Interest rates

These are the best stocks when interest rates rise

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Companies that make products that people will buy even when they have less money to spend are a good bet when rates rise. Above, Procter & Gamble Puffs.

Tiffany Hagler-Geard/Bloomberg

The Federal Reserve is about to raise interest rates several times. That means it’s time for technology, classically defensive and quality stocks to shine.

Inflation is the worst since the early 1980s and is just slightly below what would likely have been the peak, so the Fed is expected to raise short-term interest rates at least four times this year . This could help lower long-term bond yields, as higher short-term rates are designed to dampen economic demand, lowering the longer-term rate of inflation. Inflation expectations pushed long-term yields higher.

This makes a big difference for technology stocks. If long-term bond yields slowly rise or even fall, that would be good for tech valuations, as lower yields increase the discounted present value of future earnings. Many tech companies are valued based on the earnings they are expected to generate years from now, rather than what they are generating now.

Indeed, 12 months after the first rate hike in a new cycle of hikes,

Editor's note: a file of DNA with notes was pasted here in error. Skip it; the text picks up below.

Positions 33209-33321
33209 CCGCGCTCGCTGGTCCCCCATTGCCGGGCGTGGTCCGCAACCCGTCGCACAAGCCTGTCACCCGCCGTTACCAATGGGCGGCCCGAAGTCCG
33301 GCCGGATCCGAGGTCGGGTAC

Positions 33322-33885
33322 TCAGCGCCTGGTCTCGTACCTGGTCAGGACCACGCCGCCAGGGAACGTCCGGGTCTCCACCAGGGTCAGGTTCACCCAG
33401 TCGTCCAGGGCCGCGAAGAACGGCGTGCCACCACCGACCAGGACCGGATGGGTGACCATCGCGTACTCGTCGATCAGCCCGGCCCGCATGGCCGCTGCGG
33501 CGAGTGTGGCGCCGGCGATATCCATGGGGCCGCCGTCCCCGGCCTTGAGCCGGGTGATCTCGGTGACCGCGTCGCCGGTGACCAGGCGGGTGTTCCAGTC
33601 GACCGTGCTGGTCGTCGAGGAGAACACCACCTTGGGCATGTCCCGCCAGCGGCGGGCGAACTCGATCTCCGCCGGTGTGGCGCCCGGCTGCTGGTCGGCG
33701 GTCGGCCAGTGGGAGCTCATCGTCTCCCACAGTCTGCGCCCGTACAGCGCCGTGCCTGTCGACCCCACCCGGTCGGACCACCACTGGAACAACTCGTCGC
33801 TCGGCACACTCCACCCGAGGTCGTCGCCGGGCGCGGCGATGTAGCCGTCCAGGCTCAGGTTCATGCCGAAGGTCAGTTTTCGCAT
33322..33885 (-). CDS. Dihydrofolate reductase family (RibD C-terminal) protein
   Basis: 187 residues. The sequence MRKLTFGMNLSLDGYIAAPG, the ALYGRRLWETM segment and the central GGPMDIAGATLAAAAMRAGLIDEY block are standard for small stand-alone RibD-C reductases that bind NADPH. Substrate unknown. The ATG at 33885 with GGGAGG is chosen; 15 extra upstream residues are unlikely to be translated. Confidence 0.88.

S&P500

Tech stocks have outperformed the broader index by 13 percentage points, on average, since 1994, Evercore data shows.

The same could apply to tech stocks today. The tech-heavy Nasdaq is already down 13% from its all-time high on Nov. 19 as the 10-year Treasury yield soared. It might be time to buy the dip, although there may be more pain in the short term.

Classically defensive stocks — those of companies selling goods and services that remain in high demand even when consumers and businesses have less money to spend — are also generally good bets when the Fed starts raising rates. S&P 500 utilities, real estate and healthcare stocks have outperformed the broader index by 4, 7 and 2 percentage points, respectively, in the 12 months following an initial rate hike since 1994, on average.

Quality stocks, regardless of sector, are another area to focus on. These companies have stable cash flows, either because they are in defensive sectors or because they are well established and very competitive. They typically have large balance sheets with minimal debt.

Companies with a light debt burden often do not see a significant spike in the interest rate on their existing bonds when rates rise, allowing their valuations to remain relatively high. Quality stocks in the S&P 500 have historically outperformed the broader index by 3 percentage points during the year after an initial rate hike.

“Tighter financial conditions are a tailwind to earnings quality,” wrote Dennis DeBusschere, founder of 22VResearch. You just need to buy those stocks before investors bid their prices higher.